The discussion of how the dream adapts itself to the dreamer (and is not, for one thing, just restricted to “do you kill this person who is important to you?”) is reassuring in regard to the question of whether every one of the captured agents will be able to be offered a choice. But now I have another concern: The fact that many of the Department’s agents were bound unwillingly to a course and a goal they wouldn’t have chosen in their right minds doesn’t necessarily imply that there are no agents who would support the Department’s aims if given a free choice.

Quin’s story is a reminder of how long we’ve been following Korval’s recent history; “great-grandmother” sounds like such a long time ago, and I thought at first of some unknown ancestor, but count it back and it’s Chi yos’Phelium, whom we already know. (And that’s the second mention of her in two chapters. I don’t know if that’s going to be significant, or is just a coincidence.)

A garnet trade ring is pretty good; not the Master Trader’s amethyst, but only a few rungs below it.

Beslin vin’Tenzing’s attack would be a useful illustration in a discussion about why “revenge” is not always an appropriate synonym for “Balance”. It’s not a well-considered Balancing, even if one accepts that Pat Rin bears full responsibility for the people killed when he fired on Solcintra (and I think a full account of the responsibility there would need to consider the role of the Department, who chose to use those people as a human shield). If nothing else, it’s an attempt to redress vin’Tenzing’s losses that leaves out all the other people who sustained losses in the attack. There is more than one family that lost a child, and there’s only one Quin; they can’t all settle it by shooting him.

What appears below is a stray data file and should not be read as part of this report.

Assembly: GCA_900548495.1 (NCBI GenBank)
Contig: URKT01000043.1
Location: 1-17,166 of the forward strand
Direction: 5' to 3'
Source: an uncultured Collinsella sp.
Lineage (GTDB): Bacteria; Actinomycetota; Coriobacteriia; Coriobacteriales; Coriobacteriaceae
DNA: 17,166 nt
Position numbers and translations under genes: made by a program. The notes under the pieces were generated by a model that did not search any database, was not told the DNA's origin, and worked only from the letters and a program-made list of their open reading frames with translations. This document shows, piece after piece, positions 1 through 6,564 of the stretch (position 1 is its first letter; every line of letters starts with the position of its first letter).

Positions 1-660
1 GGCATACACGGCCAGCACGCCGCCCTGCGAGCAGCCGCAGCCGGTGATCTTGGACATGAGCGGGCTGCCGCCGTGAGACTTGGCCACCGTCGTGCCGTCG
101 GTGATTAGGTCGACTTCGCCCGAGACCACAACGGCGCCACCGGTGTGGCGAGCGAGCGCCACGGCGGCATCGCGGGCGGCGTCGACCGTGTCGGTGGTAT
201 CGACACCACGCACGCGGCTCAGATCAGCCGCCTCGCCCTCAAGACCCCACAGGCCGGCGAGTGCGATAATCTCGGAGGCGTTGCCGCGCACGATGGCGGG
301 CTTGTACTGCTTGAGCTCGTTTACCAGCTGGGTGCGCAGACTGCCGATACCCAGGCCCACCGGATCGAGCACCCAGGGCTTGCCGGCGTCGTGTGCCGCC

…though that doesn’t mean vin’Tenzing is going to be the only one to give it a try.

Dragon Ship – Chapter 29


In which Theo seeks a relief of tension.

This is one of those chapters where I’d probably have something to say if I were reading it for the first time, but because I’m re-reading I’m just nodding along going “Yes, I remember that bit” and nothing’s jumping out at me as remarkable.

I do kind of wonder if Hevelin’s intense interest in Theo’s mental picture of Daav was all on Daav’s account, or if some of it was due to her including the Tree in the picture.